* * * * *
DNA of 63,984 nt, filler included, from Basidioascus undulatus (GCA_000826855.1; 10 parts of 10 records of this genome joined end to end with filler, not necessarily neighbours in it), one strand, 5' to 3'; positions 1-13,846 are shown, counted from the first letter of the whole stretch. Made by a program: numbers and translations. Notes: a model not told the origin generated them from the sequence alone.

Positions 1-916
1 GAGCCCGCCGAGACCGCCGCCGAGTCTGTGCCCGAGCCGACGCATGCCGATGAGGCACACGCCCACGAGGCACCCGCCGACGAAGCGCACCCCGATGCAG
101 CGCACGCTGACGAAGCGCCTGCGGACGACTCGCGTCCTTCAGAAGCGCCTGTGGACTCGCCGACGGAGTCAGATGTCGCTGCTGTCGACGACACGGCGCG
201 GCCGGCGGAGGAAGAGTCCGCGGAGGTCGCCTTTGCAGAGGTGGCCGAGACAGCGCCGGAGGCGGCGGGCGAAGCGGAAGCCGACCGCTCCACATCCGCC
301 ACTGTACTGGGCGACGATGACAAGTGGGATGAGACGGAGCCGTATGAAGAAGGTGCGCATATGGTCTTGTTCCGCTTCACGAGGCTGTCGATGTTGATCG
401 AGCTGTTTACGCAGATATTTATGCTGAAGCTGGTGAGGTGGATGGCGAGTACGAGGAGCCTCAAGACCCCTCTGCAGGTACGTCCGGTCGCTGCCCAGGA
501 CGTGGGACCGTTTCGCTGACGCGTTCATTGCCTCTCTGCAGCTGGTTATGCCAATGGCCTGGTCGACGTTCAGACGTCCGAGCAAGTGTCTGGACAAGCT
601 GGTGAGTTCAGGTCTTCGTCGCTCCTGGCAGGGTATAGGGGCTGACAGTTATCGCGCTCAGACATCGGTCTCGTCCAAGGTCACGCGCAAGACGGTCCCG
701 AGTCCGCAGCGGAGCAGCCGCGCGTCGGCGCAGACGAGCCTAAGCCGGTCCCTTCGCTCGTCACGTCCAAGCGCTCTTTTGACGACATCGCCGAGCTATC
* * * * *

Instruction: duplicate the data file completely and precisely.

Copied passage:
DNA of 63,984 nt, filler included, from Basidioascus undulatus (GCA_000826855.1; 10 parts of 10 records of this genome joined end to end with filler, not necessarily neighbours in it), one strand, 5' to 3'; positions 1-13,846 are shown, counted from the first letter of the whole stretch. Made by a program: numbers and translations. Notes: a model not told the origin generated them from the sequence alone.

Positions 1-916
1 GAGCCCGCCGAGACCGCCGCCGAGTCTGTGCCCGAGCCGACGCATGCCGATGAGGCACACGCCCACGAGGCACCCGCCGACGAAGCGCACCCCGATGCAG
101 CGCACGCTGACGAAGCGCCTGCGGACGACTCGCGTCCTTCAGAAGCGCCTGTGGACTCGCCGACGGAGTCAGATGTCGCTGCTGTCGACGACACGGCGCG
201 GCCGGCGGAGGAAGAGTCCGCGGAGGTCGCCTTTGCAGAGGTGGCCGAGACAGCGCCGGAGGCGGCGGGCGAAGCGGAAGCCGACCGCTCCACATCCGCC
301 ACTGTACTGGGCGACGATGACAAGTGGGATGAGACGGAGCCGTATGAAGAAGGTGCGCATATGGTCTTGTTCCGCTTCACGAGGCTGTCGATGTTGATCG
401 AGCTGTTTACGCAGATATTTATGCTGAAGCTGGTGAGGTGGATGGCGAGTACGAGGAGCCTCAAGACCCCTCTGCAGGTACGTCCGGTCGCTGCCCAGGA
501 CGTGGGACCGTTTCGCTGACGCGTTCATTGCCTCTCTGCAGCTGGTTATGCCAATGGCCTGGTCGACGTTCAGACGTCCGAGCAAGTGTCTGGACAAGCT
601 GGTGAGTTCAGGTCTTCGTCGCTCCTGGCAGGGTATAGGGGCTGACAGTTATCGCGCTCAGACATCGGTCTCGTCCAAGGTCACGCGCAAGACGGTCCCG
701 AGTCCGCAGCGGAGCAGCCGCGCGTCGGCGCAGACGAGCCTAAGCCGGTCCCTTCGCTCGTCACGTCCAAGCGCTCTTTTGACGACATCGCCGAGCTATC